18th Meeting of the European Neurological Society
07.06.2008 - 11.06.2008
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Home - 09.06.2008 - Peripheral neuropathy


Peripheral neuropathy

Monday, June 09, 2008, 17:30 - 19:00

Multiple cranial neuropathy revealing a final stage of Wegener´s granulomatosis

L. Romero, S. Dimas, S. Vargas, R. Vega, I. Horta (Mexico City, MX)

Wegener granulomatosis (WG) is a necrotizing vasculitis that primarily affects small-caliber vessels of the arterial system. Microvasculitis produces necrotizing granuloma in lungs, focal necrotizing vasculitis and glomerulonephritis. Left untreated, the disease is rapidly fatal.
Purpose: Report a rare case of multiple cranial neuropathy revealing a final stage of Wegener´s Granulomatosis.
Case history: A 41-year-old male with symptoms that resemble an upper respiratory tract infection associated with frontal headache. The clinical examination presented a protruded mass in the left nasal mucosa. The lesion was excised and reported as unspecified inflammatory process. Lesion in the nasal mucosa recurred 4 times in a 5 years period, three years later he presented a nodular cutaneous lesion in malar region. Two years later he developed a recurrent sinusitis. He was admitted at the hospital in a first time with fever and vertical diplopia. The diagnosis of Tolosa Hunt syndrome was established and treated with oral prednisone with totally remission. When the oral dose of prednisone was diminished, bilateral ophthalmoplegia showed up again, and develop V, VII, IX, X, XI, and XII cranial nerve affection. No other neurological manifestation was detected. Lung tomography showed a cavitary apical lesion. Axial T1-weighted postcontrast cranial magnetic resonance imaging revealed meningeal enhancing. Lumbar puncture was normal. One month later he develops bilateral optic atrophy, hypocusia, distal symmetrical sensorimotor polyneuropathy and cerebral hemorrhage. The antineutrophil cytoplasmic antibodies directed against protinase 3 were positives. Skin biopsy showed vasculitis granulomas and necrosis. Two days later the patient died of a massive lung hemorrhage.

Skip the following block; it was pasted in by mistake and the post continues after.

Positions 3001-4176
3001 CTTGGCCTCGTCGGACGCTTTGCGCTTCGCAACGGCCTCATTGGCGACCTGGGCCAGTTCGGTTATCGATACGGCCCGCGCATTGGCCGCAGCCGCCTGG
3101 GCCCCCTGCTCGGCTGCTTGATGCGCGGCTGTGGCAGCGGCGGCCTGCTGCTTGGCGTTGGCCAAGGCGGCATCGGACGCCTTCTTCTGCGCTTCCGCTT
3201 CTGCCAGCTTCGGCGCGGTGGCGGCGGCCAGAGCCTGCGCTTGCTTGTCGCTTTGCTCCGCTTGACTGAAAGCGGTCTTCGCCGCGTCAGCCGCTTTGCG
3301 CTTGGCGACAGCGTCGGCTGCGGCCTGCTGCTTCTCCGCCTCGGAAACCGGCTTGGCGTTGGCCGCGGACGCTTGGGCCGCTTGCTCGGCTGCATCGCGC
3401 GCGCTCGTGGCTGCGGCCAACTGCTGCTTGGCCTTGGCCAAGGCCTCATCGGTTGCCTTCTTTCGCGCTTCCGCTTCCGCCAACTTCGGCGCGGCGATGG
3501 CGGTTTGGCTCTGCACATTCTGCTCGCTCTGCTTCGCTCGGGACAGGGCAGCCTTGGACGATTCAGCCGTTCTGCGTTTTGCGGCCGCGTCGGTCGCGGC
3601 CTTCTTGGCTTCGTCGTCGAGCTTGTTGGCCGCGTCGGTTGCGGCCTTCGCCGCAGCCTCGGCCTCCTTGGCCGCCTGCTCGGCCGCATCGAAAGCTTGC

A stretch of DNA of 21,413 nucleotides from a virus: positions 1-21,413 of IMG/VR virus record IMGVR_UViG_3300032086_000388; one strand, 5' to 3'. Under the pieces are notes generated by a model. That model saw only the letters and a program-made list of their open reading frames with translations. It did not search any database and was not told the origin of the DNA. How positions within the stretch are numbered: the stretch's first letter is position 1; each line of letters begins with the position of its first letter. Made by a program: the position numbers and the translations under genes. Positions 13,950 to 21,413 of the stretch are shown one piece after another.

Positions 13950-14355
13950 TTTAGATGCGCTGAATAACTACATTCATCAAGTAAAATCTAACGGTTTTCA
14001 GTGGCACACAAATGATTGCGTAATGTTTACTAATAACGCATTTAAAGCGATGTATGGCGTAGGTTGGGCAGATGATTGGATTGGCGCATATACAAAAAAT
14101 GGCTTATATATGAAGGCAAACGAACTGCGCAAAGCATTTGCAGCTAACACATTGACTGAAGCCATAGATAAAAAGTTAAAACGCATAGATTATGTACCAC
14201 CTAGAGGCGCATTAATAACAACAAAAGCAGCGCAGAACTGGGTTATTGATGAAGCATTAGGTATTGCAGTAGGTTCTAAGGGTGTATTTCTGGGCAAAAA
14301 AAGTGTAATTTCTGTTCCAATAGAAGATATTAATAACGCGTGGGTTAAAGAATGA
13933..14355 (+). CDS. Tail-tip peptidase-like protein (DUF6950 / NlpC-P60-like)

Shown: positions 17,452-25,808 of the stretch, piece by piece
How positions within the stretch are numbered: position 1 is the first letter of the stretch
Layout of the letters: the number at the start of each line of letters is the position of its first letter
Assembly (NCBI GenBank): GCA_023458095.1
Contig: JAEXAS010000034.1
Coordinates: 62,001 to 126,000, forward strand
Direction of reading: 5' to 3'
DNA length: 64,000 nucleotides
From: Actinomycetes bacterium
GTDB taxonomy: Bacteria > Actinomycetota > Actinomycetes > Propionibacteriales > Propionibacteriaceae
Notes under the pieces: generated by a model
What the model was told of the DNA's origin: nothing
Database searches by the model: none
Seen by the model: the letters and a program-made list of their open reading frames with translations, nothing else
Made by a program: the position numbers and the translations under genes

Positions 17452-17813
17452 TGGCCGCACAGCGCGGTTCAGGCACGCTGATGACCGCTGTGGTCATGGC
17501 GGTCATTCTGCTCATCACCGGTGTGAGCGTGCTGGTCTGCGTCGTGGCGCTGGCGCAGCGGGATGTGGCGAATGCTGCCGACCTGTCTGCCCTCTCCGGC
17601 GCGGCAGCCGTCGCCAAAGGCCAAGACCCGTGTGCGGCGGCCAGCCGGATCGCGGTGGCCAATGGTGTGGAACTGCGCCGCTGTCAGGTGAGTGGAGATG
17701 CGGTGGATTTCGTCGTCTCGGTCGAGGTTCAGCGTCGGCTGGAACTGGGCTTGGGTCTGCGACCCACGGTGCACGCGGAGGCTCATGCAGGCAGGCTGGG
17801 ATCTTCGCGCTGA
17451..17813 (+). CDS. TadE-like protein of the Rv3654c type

Comment: Peripheral neuropathy is a frequently neurological feature in Wegener´s disease because involve mainly large diameter nerves and this correlate with the typical mononeuritis multiplex presentation. Nevertheless multiple cranial neuropathy as the first and principal neurological affection with rapid progression to the death is less frequent. This is a possible remarkable clinic point for an appropriate and timely treatment of wegener´s granulomatosis with other fatal potential vasculitic organ manifestation.